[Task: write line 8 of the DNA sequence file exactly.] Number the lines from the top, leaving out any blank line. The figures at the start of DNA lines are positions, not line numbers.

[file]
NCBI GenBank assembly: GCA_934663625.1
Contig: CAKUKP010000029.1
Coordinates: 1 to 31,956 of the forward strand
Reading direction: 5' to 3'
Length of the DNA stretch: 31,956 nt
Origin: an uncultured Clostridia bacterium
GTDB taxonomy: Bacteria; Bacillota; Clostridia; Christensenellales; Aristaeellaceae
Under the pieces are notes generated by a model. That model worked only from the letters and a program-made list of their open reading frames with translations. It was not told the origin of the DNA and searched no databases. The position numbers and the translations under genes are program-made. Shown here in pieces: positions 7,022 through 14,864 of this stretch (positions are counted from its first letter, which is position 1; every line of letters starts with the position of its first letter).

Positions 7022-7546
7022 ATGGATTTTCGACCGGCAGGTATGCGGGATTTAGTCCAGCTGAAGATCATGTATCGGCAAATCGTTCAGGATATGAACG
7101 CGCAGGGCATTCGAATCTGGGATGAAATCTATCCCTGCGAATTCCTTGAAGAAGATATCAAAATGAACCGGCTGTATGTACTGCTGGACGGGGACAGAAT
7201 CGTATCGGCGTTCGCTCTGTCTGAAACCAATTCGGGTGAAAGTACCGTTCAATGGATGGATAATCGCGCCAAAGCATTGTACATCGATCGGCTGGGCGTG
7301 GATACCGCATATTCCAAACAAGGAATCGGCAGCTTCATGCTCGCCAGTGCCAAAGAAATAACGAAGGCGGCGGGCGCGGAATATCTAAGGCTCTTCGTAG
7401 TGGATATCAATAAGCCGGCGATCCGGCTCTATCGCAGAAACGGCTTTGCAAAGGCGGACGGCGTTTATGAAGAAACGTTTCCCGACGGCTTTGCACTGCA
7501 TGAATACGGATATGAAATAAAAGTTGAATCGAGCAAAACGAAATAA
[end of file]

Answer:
Under the pieces are notes generated by a model. That model worked only from the letters and a program-made list of their open reading frames with translations. It was not told the origin of the DNA and searched no databases. The position numbers and the translations under genes are program-made. Shown here in pieces: positions 7,022 through 14,864 of this stretch (positions are counted from its first letter, which is position 1; every line of letters starts with the position of its first letter).